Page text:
Other than MDBs, high-income countries have also made pledges to provide grants and donate vaccines for low-income countries based on the agreed timetable. With the rapid addition of supply capacity, more and faster disbursement is expected over the next 12 months but other than the vaccines procured under the COVAX platform, developing countries are currently left alone to negotiate and procure vaccines directly through bilateral deals with a handful of manufacturers. COVAX is indeed an example of multilateralism in action, but the progress in delivery is slow and the allocation is not sufficient to make an immediate impact when the virus mutates into different types.

Against the immediate challenge of the timely delivery of vaccines to developing countries, MDBs are well positioned to provide additional financing for direct procurement of eligible vaccines suited to the domestic logistics supply chain and distributions facilities. For instance, AIIB just approved the Mongolia Vaccine Delivery Project, co-financed with ADB, which supports the urgent procurement of vaccines directly from manufactures since the available vaccines from donations and COVAX are far from adequate to implement the NDVP. However, amid the currently constrained market for vaccines, there is no efficient multilateral data-sharing mechanism to help developing countries achieve value for money in vaccine procurements by engaging with manufacturers that have advantageous vaccine availability and delivery timeline on terms and conditions that are reasonable to developing countries.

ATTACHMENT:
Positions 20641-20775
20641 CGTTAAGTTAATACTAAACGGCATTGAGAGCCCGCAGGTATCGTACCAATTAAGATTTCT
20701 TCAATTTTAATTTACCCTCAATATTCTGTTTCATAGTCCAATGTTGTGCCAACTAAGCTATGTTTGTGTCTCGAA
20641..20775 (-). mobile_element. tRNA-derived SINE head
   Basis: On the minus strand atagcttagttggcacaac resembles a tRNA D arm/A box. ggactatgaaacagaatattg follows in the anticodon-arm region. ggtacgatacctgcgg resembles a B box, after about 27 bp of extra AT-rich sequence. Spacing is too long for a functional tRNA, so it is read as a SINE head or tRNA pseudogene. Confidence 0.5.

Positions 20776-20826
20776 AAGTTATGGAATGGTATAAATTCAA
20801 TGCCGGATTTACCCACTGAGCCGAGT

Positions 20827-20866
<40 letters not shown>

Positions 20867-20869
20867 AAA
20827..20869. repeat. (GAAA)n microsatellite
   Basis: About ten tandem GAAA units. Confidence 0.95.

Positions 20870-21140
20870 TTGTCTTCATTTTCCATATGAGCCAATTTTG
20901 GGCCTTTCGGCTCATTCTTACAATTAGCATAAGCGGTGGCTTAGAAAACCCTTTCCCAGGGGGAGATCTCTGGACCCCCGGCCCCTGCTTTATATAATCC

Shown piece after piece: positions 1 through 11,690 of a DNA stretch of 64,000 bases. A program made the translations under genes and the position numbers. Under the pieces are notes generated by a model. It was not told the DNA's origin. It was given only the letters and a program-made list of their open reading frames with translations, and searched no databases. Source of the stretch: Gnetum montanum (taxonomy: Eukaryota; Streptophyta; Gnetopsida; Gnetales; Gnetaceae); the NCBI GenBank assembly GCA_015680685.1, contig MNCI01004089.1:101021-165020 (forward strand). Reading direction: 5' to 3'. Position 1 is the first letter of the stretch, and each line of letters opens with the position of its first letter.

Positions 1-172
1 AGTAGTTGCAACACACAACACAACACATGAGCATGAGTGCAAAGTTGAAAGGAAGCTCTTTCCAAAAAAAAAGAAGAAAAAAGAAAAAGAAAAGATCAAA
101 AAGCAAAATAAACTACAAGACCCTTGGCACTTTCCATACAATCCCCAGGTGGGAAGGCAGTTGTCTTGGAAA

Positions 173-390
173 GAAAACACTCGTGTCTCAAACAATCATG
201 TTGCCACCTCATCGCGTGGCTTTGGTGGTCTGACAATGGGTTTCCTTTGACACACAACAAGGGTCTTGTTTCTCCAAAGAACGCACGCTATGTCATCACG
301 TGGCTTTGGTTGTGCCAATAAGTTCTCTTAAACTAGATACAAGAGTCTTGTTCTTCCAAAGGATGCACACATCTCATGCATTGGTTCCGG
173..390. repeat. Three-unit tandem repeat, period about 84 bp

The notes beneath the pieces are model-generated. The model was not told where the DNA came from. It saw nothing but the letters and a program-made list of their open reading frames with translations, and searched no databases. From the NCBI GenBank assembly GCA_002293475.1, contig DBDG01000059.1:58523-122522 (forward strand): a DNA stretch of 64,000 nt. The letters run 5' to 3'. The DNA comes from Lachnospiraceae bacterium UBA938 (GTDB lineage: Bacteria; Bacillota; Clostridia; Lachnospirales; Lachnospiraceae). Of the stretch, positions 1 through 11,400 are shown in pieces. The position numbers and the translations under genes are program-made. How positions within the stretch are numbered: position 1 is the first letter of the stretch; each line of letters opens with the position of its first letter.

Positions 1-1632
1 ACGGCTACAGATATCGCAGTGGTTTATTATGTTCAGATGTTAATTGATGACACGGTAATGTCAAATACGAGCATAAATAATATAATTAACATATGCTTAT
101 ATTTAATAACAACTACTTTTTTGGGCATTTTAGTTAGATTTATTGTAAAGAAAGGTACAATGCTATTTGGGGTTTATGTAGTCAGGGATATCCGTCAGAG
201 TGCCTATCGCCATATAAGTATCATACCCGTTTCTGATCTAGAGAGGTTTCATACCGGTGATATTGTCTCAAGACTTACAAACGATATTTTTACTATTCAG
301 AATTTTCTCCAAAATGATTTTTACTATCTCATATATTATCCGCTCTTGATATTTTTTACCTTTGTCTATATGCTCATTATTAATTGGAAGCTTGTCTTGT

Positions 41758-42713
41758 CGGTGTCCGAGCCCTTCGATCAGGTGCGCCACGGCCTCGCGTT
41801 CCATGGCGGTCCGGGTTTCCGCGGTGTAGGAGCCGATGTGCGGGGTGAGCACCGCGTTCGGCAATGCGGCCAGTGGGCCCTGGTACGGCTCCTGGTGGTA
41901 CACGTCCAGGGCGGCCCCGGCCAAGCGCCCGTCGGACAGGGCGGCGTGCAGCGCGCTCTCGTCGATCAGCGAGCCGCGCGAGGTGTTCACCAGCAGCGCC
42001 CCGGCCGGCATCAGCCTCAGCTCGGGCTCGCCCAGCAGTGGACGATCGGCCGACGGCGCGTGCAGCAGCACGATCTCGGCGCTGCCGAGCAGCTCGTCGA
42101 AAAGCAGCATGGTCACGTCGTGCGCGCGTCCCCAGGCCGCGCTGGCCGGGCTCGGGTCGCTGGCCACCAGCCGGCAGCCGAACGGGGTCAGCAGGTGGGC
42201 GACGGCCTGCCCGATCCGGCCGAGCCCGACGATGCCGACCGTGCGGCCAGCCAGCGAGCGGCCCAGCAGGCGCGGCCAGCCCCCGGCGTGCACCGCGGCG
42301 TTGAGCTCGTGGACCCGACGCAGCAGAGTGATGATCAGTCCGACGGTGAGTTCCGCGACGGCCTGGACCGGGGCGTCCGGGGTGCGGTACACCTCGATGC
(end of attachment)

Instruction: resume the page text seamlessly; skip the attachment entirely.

In fact, the supply and demand situations of vaccines globally continues to remain confusing and uncertain. In the current suppliers’ market, manufacturers of vaccines are not concerned with the possibility of unsold vaccines. Yet it is still difficult for manufacturers to plan their production, especially in the medium term, without understanding demand scenarios backed by a predictable procurement plan. On the other hand, over the next six months, developing countries will continue to be desperate to obtain any type of vaccines from multiple sources. If vaccines are indeed a global public good, to compensate for a flawed market mechanism, some kind of multilateral platform would be needed to help balance supply and demand through information sharing of vaccine procurement plans, actual procurement confirmed through orders and signed supply agreements, supplies of and manufacturing capacity for input materials and finished products, delivery schedules, etc. In addition, the data for prices charged and paid vary widely and are kept mostly confidential. Much of this information is available but widely dispersed across individual governments and organizations. Perhaps one of the multilateral institutions or collectives such as WHO, UNICEF, GAVI or the International Monetary Fund (IMF) can lead the multilateral effort across agencies to serve as a repository of information regarding vaccine supply and demand and provide updated data in a standardized format for better planning and execution of a global vaccine delivery plan.